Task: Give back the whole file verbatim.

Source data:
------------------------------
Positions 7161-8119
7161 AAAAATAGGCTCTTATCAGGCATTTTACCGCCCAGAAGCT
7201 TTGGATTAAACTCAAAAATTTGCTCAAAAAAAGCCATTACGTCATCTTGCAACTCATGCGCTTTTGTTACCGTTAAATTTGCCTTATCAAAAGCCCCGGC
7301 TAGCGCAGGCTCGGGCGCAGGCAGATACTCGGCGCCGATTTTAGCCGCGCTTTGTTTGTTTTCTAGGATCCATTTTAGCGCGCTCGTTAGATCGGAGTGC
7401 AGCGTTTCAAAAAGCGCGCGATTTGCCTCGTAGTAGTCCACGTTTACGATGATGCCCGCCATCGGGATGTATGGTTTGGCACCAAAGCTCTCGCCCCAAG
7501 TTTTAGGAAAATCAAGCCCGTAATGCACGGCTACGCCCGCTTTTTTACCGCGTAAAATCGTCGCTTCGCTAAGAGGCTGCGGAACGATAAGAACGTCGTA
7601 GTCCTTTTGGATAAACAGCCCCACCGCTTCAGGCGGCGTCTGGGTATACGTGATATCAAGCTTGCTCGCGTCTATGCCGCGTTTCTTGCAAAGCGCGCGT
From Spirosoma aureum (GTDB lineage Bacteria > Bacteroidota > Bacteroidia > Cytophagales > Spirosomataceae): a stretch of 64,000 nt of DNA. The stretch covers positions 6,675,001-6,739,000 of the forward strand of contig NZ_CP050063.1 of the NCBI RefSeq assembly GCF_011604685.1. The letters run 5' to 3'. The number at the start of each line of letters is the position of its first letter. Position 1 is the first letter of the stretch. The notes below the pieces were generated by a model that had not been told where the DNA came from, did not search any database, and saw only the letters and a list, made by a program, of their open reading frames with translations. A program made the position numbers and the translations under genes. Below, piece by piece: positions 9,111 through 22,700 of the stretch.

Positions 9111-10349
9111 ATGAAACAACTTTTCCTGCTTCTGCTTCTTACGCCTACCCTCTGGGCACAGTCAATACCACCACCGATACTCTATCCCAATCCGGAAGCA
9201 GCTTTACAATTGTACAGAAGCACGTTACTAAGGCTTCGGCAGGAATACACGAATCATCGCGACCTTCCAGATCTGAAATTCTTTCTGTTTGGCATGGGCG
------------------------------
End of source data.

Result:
Positions 7161-8119
7161 AAAAATAGGCTCTTATCAGGCATTTTACCGCCCAGAAGCT
7201 TTGGATTAAACTCAAAAATTTGCTCAAAAAAAGCCATTACGTCATCTTGCAACTCATGCGCTTTTGTTACCGTTAAATTTGCCTTATCAAAAGCCCCGGC
7301 TAGCGCAGGCTCGGGCGCAGGCAGATACTCGGCGCCGATTTTAGCCGCGCTTTGTTTGTTTTCTAGGATCCATTTTAGCGCGCTCGTTAGATCGGAGTGC
7401 AGCGTTTCAAAAAGCGCGCGATTTGCCTCGTAGTAGTCCACGTTTACGATGATGCCCGCCATCGGGATGTATGGTTTGGCACCAAAGCTCTCGCCCCAAG
7501 TTTTAGGAAAATCAAGCCCGTAATGCACGGCTACGCCCGCTTTTTTACCGCGTAAAATCGTCGCTTCGCTAAGAGGCTGCGGAACGATAAGAACGTCGTA
7601 GTCCTTTTGGATAAACAGCCCCACCGCTTCAGGCGGCGTCTGGGTATACGTGATATCAAGCTTGCTCGCGTCTATGCCGCGTTTCTTGCAAAGCGCGCGT
From Spirosoma aureum (GTDB lineage Bacteria > Bacteroidota > Bacteroidia > Cytophagales > Spirosomataceae): a stretch of 64,000 nt of DNA. The stretch covers positions 6,675,001-6,739,000 of the forward strand of contig NZ_CP050063.1 of the NCBI RefSeq assembly GCF_011604685.1. The letters run 5' to 3'. The number at the start of each line of letters is the position of its first letter. Position 1 is the first letter of the stretch. The notes below the pieces were generated by a model that had not been told where the DNA came from, did not search any database, and saw only the letters and a list, made by a program, of their open reading frames with translations. A program made the position numbers and the translations under genes. Below, piece by piece: positions 9,111 through 22,700 of the stretch.

Positions 9111-10349
9111 ATGAAACAACTTTTCCTGCTTCTGCTTCTTACGCCTACCCTCTGGGCACAGTCAATACCACCACCGATACTCTATCCCAATCCGGAAGCA
9201 GCTTTACAATTGTACAGAAGCACGTTACTAAGGCTTCGGCAGGAATACACGAATCATCGCGACCTTCCAGATCTGAAATTCTTTCTGTTTGGCATGGGCG